The following is a basic guide to terms, people, and places used in this site and throughout cross-Strait literature.
Association for Relations Across the Taiwan Straits (ARATS) – The People's Republic of China's quasi-governmental organization through which the PRC has formally engaged in cross-Strait contact with its Taiwan counterpart, the Straits Exchange Foundation (SEF). Founded on December 16, 1991.
Beijing – Capital of the People's Republic of China. First established as a capital city by King Wu in 1057 B.C., and subsequently known as Ji, Zhongdu, and Dadu. Finally named Beijing in 1421 by Ming Dynasty Emperor Cheng Zu; known by the Western world as Peking prior to 1949.
Chen Shui-bian – Former president of the Republic of China on Taiwan, representing the Democratic Progressive Party. His election in 2000 marked the first peaceful transfer of power to another political party in the history of ethnic Chinese communities. He was reelected amid controversy in 2004.
Chiang Ching-kuo – Son of Chiang Kai-Shek and president of the Republic of China on Taiwan from 1975 to his death in 1988.
Chiang Kai-Shek – Generalissimo and leader of the Chinese Nationalist Party (KMT) following the death of Sun Yat-sen. Sent to study in the Soviet Union by Sun-Yatsen and leader of the Whampoa Military Academy after his return. After leading the Northern Expedition, a military campaign that battled against the local warlords, he established the Nationalist government in 1928 and fought for control of China for the next twenty years against warlords, the Japanese, and the Communists. President of the Republic of China on Taiwan from 1948 until his death in 1975.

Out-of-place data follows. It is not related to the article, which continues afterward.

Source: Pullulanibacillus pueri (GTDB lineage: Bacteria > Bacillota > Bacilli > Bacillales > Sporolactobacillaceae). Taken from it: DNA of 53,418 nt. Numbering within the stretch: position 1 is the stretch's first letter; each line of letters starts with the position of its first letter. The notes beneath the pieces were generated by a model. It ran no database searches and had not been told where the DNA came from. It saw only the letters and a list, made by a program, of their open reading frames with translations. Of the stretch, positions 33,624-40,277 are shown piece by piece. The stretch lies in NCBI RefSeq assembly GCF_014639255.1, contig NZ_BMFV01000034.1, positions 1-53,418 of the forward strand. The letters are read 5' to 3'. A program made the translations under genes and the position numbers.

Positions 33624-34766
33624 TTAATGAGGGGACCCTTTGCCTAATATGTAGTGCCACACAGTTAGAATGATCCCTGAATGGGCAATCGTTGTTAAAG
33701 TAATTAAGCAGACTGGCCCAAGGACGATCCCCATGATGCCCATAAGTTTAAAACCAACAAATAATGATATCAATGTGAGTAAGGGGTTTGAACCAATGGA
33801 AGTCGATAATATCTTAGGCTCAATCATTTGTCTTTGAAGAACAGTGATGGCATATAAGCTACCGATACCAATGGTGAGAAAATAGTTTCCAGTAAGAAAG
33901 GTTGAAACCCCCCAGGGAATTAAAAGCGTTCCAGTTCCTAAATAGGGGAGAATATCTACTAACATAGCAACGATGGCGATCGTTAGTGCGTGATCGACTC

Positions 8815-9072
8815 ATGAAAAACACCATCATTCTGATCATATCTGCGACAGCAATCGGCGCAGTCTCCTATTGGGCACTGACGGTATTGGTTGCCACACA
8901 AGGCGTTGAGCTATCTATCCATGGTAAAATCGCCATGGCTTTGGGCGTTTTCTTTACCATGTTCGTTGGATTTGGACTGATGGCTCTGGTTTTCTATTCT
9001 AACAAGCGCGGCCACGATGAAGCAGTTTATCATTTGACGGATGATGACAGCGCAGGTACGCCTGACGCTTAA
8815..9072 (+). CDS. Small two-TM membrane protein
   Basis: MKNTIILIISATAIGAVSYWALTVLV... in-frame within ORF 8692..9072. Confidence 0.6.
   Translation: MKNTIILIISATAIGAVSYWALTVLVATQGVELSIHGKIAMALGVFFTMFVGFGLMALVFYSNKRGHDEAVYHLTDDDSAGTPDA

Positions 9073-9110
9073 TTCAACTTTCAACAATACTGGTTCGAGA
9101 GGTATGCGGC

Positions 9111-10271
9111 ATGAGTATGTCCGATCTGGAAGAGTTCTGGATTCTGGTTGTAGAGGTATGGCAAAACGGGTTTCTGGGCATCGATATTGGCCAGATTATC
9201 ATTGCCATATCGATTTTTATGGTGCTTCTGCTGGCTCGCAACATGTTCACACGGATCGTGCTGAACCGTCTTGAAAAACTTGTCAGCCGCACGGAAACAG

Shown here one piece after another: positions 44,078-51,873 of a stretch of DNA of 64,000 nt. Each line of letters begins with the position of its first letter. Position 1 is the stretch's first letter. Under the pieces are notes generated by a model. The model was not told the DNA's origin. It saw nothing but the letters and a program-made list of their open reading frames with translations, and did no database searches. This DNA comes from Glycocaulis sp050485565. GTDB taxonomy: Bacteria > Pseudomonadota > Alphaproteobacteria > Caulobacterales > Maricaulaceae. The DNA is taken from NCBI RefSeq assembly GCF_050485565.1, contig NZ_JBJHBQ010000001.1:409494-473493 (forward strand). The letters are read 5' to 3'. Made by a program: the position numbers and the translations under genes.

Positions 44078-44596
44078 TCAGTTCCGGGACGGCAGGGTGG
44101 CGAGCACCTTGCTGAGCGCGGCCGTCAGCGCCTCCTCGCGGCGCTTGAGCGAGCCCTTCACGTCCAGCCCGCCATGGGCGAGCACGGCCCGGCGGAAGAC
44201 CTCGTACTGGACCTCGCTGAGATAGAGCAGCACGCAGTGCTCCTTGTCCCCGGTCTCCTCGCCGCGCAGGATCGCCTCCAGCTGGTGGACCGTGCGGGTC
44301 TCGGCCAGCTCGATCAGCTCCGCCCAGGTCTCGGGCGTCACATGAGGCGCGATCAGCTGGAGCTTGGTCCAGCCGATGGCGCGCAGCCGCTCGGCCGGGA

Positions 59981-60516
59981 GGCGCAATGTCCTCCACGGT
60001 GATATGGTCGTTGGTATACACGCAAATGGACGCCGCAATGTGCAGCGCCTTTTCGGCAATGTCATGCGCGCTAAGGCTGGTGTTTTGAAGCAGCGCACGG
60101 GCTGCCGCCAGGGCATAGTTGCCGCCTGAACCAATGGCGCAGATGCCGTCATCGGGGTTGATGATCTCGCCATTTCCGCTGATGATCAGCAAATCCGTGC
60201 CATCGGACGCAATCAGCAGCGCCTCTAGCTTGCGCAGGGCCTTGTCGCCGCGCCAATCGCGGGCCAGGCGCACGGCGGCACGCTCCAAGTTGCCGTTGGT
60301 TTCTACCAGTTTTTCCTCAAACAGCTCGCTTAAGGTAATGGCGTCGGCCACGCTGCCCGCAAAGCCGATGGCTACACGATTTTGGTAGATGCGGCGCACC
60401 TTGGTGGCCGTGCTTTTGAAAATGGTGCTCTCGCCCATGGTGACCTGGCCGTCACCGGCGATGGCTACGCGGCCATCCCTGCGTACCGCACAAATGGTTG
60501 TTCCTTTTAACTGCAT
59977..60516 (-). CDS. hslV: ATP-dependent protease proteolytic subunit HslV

Chinese Communist Party (CCP) – The ruling party of the People's Republic of China. Established July 21, 1921 in Shanghai.
Chinese Taipei – The official name used by Taiwan and accepted by Beijing when the island participates in non-official international activities, including the Olympics, the Asian Development Bank, and the World Trade Organization.
Democratic Progressive Party (DPP) – The current ruling party in Taiwan. Founded on September 28, 1996, mainly by family members and defense lawyers of political prisoners. First party in Taiwan to challenge the Kuomintang (KMT).
Deng Xiaoping – Paramount leader of China from 1978 until his death in 1997. Ushered in dramatic economic reforms and was the originator of the "One Country, Two Systems" model for reunification with Taiwan and Hong Kong. Last leader of the "Second Generation" (i.e., after Mao Zedong).
Formosa – Name given by Portuguese colonists to the island of Taiwan. Derived from the Portuguese phrase "Ilha Formosa" or "Beautiful Island."
"Four No's, One Without" (Taiwan) – President Chen Shui-bian's pledge in his first inauguration speech on May 20, 2000, concerning his administration's policy on the issue of Taiwan sovereignty. President Chen vowed he would not declare Taiwan independence; not change the national title from the "Republic of China" to the "Republic of Taiwan;" not include the doctrine of "special state-to-state relations" in the constitution of ROC; and not promote a referendum on unification or independence. In addition, he vowed not to abolish the National Unification Council.
Hu Jintao – Current leader of China. Serves as general secretary of the CPC Central Committee, president of the PRC, and chairman of the Central Military Commission.
Jiang Zemin – Leader of China as CCP general secretary and president from 1989 to 2002. Chairman of China's Central Military Commission until 2004.
KMT (Kuomintang) – Chinese Nationalist Party" founded in 1895. Established the Republic of China on August 25, 1912, under party leaders Sung Chiao-jen and Dr. Sun Yat-sen based in Guangdong Province. Under Generalissimo Chiang Kai-shek, maintained dominant rule on the mainland from 1928 until defeat by Communists in 1949. Governed Taiwan from Taipei under the rubric of the ROC from 1949 to 2000. Currently Taiwan's main opposition party.